Abigail opened the cover. “It has an inscription…” she silently mouthed the French words. “It says, To Adrian, uh, que ce livre vous aide à comprendre la nature du deuil. Something about grief. Nature of grief. Doesn’t say who wrote the note.”

“We have a cousin named Adrian. Somewhere here in France.”

“Yeah. Huh.”

The last two items in the box were a broken teacup and a framed photo. “Oh, my god, Abigail, look!”

Bailey held out the photo to her sister. A woman in the same military jacket they found in the box posed with a rifle. “Those are the same four medals, look!”

“She looks like Aunt Rachel, doesn’t she?”

“Wow. You think that’s our great grandmother? Was she a soldier? What army? I thought women weren’t allowed in the army.”

Abigail pried open the frame, pulled out the photo and flipped it over. “A message to a Lucas.  It’s in Flemish, I bet. I can’t read it.”

“Who’s Lucas?”


In response to Objects in a Box writing prompt

The Blog Propellant Redux #4

I used to maintain a writing prompt blog called The Blog Propellent. It was a lot of fun and these days, fun is what we need. Once a week on this blog, I will repost former TBP or WP prompts, or maybe a new one.

Write a post! Fiction, poetry, even a photo post. When you are done, include the URL address of this post in your post. Simple! Then all those who read this post will have a link to your post. And, all that read your post will have a link this one. More readers = more followers.


This week’s prompt:

Objects in a Box: Write a post about the five things below you/your character find in a box.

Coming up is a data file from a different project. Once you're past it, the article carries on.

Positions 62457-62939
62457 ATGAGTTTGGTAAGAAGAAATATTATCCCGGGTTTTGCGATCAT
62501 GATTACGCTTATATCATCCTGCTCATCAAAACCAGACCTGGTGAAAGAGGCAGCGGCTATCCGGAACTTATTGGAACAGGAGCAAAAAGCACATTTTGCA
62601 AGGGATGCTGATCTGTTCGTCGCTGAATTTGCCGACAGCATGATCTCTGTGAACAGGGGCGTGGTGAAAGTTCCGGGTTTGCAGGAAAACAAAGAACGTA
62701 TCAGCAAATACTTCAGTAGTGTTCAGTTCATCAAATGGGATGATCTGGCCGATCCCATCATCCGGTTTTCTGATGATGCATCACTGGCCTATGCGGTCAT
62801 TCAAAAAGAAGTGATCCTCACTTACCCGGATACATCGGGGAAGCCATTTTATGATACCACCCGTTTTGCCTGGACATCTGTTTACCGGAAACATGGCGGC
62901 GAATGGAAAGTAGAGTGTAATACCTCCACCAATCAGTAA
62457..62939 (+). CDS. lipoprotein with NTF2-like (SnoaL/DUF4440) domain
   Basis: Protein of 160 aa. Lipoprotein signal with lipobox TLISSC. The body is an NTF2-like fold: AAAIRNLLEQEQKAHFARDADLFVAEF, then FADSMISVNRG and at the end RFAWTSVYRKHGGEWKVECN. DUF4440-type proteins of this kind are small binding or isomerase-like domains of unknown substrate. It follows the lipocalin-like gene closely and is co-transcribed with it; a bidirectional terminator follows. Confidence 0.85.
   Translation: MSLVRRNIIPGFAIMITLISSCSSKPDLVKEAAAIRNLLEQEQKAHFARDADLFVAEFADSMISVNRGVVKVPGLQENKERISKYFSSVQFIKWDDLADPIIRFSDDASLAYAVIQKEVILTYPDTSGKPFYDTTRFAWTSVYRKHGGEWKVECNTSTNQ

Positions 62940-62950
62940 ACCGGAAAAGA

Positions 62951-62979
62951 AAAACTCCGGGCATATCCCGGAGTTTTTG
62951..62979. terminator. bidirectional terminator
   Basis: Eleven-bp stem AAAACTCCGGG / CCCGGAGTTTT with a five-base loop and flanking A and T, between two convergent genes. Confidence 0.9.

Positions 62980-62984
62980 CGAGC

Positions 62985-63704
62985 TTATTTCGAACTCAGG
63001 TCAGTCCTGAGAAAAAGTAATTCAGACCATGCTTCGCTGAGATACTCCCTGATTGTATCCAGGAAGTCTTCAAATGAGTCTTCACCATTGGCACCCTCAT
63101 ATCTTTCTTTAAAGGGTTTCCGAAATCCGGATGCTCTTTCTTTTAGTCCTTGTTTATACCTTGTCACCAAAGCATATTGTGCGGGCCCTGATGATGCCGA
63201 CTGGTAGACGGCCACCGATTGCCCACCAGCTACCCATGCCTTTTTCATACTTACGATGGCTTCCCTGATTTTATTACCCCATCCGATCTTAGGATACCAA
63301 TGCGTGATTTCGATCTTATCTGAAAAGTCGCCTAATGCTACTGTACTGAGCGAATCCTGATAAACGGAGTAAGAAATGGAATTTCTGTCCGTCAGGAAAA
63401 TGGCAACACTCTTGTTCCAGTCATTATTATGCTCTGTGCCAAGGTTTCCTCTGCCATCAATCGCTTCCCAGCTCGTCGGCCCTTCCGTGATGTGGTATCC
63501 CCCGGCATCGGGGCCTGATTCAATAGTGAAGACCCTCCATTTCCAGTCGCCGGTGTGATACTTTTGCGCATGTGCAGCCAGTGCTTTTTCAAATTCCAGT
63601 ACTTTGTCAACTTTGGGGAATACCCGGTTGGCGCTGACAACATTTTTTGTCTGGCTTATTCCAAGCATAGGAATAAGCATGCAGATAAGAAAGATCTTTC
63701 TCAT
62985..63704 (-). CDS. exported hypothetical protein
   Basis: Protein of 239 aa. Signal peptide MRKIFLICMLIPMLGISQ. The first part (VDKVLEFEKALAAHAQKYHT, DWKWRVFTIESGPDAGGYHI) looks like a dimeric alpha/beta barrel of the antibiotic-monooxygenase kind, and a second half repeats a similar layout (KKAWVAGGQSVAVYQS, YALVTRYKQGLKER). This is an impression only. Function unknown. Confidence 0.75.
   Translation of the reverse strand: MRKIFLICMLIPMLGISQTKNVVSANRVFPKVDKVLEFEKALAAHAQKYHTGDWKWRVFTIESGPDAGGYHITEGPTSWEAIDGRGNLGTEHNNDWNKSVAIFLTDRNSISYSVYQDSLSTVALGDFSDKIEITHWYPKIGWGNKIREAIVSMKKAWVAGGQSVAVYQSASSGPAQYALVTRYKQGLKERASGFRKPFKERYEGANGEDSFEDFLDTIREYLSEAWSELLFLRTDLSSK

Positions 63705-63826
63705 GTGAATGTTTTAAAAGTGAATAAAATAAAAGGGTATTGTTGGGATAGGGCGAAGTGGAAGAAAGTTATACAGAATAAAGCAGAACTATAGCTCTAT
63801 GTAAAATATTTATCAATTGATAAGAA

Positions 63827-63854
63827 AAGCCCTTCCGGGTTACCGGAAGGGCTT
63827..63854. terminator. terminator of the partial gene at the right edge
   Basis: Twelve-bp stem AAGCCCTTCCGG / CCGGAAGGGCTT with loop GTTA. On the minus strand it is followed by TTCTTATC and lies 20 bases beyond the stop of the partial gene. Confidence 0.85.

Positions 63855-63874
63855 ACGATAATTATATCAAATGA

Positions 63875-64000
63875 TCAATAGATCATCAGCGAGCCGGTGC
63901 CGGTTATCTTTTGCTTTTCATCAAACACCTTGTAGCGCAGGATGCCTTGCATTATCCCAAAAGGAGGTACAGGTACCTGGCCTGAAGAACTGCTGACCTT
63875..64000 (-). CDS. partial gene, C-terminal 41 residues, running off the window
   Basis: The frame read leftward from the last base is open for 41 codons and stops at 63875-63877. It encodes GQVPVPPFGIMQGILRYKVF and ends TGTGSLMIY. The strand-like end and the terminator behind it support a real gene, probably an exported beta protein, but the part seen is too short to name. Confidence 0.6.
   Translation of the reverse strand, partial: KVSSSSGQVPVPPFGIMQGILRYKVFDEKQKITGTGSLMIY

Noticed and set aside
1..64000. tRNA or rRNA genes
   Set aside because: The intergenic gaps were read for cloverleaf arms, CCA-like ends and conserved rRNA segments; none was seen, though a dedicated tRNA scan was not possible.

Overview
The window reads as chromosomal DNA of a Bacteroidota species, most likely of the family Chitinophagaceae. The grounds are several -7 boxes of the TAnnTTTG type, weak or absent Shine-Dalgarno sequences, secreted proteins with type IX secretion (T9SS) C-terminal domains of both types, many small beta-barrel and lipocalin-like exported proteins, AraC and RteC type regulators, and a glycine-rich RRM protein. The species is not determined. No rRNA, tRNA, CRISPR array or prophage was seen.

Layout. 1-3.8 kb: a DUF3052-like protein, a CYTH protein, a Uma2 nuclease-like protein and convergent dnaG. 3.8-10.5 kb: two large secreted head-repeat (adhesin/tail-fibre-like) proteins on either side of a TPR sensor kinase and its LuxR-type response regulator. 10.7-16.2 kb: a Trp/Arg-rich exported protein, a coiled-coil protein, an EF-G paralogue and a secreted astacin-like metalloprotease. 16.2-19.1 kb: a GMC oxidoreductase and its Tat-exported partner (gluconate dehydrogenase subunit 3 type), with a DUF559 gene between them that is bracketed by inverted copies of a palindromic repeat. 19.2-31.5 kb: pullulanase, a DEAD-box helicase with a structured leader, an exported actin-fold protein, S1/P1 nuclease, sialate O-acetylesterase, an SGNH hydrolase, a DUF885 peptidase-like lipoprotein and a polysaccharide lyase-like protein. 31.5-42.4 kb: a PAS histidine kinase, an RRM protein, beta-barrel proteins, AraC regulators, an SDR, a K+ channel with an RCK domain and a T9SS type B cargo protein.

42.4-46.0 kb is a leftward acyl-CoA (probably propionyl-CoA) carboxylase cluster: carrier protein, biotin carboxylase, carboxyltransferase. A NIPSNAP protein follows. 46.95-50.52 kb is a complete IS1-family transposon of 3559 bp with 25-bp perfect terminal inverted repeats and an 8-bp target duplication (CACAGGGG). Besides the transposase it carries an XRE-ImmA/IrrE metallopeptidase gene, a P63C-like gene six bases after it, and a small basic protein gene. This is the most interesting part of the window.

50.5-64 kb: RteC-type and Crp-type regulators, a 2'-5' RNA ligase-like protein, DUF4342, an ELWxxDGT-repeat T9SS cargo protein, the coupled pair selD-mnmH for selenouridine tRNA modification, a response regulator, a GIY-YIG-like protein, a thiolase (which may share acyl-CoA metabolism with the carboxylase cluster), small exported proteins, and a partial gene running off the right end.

• A framed photo of an unknown woman in a WWII military uniform with 4 medals on her uniform holding a rifle.
  • A very worn pair of pink ballet slippers.
  • A cracked ceramic mug
  • A copy of the novel “Letters from the Earth” by Mark Twain with a handwritten note in an unfamiliar language on the inside cover.
  • A small, strange decorative brass box shaped somewhat like a clover, with a hinged lid and a three-inch panhandle

The Blog Propellant Redux #3

I used to maintain a writing prompt blog called The Blog Propellent. It was a lot of fun and these days, fun is what we need. Once a week on this blog, I will repost former TBP or WP prompts, or maybe a new one.

Write a post! Fiction, poetry, even a photo post. When you are done, include the URL address of this post in your post. Simple! Then all those who read this post will have a link to your post. And, all that read your post will have a link this one. More readers = more followers.


This week’s prompt:

The “Four Food Groups” of a sentence game was fun! How to play: Create your own prompt by mixing/matching one phrase from each column. Example: On a ski trip, a deceitful novelist accidentally reveals a secret.

The Blog Propellant Redux #2

I used to maintain a writing prompt blog called The Blog Propellent. It was a lot of fun and these days, fun is what we need. Once a week on this blog, I will repost former TBP or WP prompts, or present a new one.

Readers have two choices: Re-post your former response, or create a new post. The thing is, it is all about writing, so, whatever you decide … edit or create!